On our way to a 50 years celebration
These changes however are of course not really a change for the companies when it comes to artistic policy. The 2013-2014 season of Dutch National Opera continues the successful mix of rethinking operatic classics, rediscovering operatic rarities, opening up new perspectives on 20th century masterpieces, and revisiting Monteverdi and Händel.
Opera companies throughout the world have come to be identified with a city and a building. Although Dutch National Opera is relatively young, its sense of connection to the city of Amsterdam, and to its home on the Amstel, is by now an essential feature of the cultural heritage of this country. Continuity and the gift of time are rewarded by a sense of depth, and a sense of enrichment generated by experience. This fact highlights the role of such an institution as a beacon in the city, as a meeting place for creative production teams of makers whose role it is to surprise, challenge and celebrate the relevance of opera with quality and style.
The season opens with the first staged production of Arnold Schönberg’s Gurre-Lieder. This work, which sits at the crossroads of the 19th and 20th centuries, conjures up the worlds of Wagner and Mahler, and points ahead to Alban Berg, whose opera Lulu we will present in its completed 3-act version at the end of the season. Two festive and satirical comedies will hopefully enlighten our mostly dramatic repertoire: Chabrier’s L’étoile and Rossini’s Il viaggio a Reims. With new productions of Puccini’s La bohème and Verdi’s Macbeth, we will start a new series with works by these two beloved Italian composers. The French repertoire will be represented by Benvenuto Cellini, a comedy about a great utopiam artist, made by a great utopian composer: Hector Berlioz. The early repertoire will reach its followers with a new Orfeo and revivals of Händel’s Alcina and Tamerlano in the Amsterdam Stadsschouwburg. No season is complete without Wagner and Mozart. After the highly successful production of Die Zauberflöte from 2012, directed by Simon McBurney – one of the most inventive theatre makers of our time – we have decided to bring this production back as soon as possible. Wagner’s Lohengrin, produced here a decade ago with impressive sets by the sculptor Jannis Kounellis, will also be revived.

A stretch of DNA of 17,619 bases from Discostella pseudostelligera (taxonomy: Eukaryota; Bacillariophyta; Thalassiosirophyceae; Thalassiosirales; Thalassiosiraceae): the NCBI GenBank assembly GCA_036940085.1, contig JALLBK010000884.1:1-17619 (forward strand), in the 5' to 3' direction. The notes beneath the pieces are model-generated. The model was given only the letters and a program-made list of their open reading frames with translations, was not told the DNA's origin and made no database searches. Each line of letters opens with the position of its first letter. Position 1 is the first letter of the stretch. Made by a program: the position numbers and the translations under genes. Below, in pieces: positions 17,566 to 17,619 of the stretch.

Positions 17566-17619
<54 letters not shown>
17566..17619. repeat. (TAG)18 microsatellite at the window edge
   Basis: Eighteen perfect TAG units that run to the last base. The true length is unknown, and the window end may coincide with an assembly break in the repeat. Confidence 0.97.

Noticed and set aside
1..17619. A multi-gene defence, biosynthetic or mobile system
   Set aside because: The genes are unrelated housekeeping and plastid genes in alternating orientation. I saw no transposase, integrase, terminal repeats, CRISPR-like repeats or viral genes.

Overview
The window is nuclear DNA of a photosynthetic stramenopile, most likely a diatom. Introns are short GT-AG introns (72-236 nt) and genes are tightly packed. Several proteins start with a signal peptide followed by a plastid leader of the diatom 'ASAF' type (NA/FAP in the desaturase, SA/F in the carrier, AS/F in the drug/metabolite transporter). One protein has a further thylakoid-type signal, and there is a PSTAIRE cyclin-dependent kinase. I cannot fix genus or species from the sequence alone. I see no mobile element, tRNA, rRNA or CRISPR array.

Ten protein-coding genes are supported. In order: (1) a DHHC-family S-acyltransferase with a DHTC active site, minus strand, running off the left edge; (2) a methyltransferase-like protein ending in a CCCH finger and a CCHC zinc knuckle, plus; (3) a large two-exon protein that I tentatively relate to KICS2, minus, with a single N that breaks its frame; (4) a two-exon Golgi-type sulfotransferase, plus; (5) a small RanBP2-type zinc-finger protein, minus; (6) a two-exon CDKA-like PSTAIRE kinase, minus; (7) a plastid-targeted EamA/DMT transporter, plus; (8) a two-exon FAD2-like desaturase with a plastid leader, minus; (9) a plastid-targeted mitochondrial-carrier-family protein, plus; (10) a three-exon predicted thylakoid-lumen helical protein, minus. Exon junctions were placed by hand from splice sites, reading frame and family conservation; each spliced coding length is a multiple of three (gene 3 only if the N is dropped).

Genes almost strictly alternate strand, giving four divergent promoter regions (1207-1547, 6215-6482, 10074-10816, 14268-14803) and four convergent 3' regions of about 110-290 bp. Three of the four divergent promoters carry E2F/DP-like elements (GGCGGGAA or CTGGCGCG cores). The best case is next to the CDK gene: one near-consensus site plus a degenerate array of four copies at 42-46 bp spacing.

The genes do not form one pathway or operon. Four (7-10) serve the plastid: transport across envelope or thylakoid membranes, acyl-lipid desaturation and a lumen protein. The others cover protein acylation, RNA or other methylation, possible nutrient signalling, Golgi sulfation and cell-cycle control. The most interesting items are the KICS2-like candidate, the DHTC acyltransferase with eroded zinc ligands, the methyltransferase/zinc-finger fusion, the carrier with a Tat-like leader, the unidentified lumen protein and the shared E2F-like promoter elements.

A mix of acclaimed directors, together with names new to the Amsterdam public, guarantees an interesting and inspiring list of productions and styles. Gurre-Lieder will be my first collaboration with chief conductor Marc Albrecht, who will conduct four operas in total this season. As one of Europe’s foremost choreographers, Sasha Waltz will direct the new production of Orfeo with Pablo Heras-Casado leading the Freiburger Barockorchester. Christophe Rousset will return to Amsterdam to again conduct his ensemble Les Talens Lyriques in the two Händel operas, which originally were created for the Swedish Slottsteater Drottningholm. Laurent Pelly, master of comedy, will come back for L’étoile conducted by Patrick Fournillier whilst director Andrea Breth will, following her successful production of The Gambler, continue her collaboration with Marc Albrecht on Macbeth, Verdi’s early masterpiece which evokes the melancholy of political desperation and the death of love. Working with Dutch National Opera for the first time are the young Australian director Benedict Andrews (La bohème) and Damiano Michieletto (Il viaggio a Reims). Also Terry Gilliam, the famous film director whose extraordinary imagination combines with a passion for Benvenuto Cellini, promises a spectacular encounter with the rich and colourful music of Berlioz. To close the season, Dutch National Opera will be working for the first time with one of the world’s most important visual artists, William Kentridge. Together with conductor Fabio Luisi, and in a co-production with the Metropolitan Opera of New York, he will direct Lulu as his third opera. Using collage, cinematography, animation, and printing techniques, Kentridge will create a special universe in which music, text and image merge and the story can unfold to its tragic but inevitable end.
In addition to these productions, Dutch National Opera is increasingly working at expanding its potential in developing new talent, collaborating with a multitude of cultural partners, and expanding its media opportunities as much as possible.
We look forward to the essential support and involvement of our audience who share with us the credit for where we stand today. We hope our friends will help us make new friends. Join us once more for this historic first season as Dutch National Opera, on another journey through the amazing dimensions of opera as total music-theatre!
Pierre Audi, director of Dutch National Opera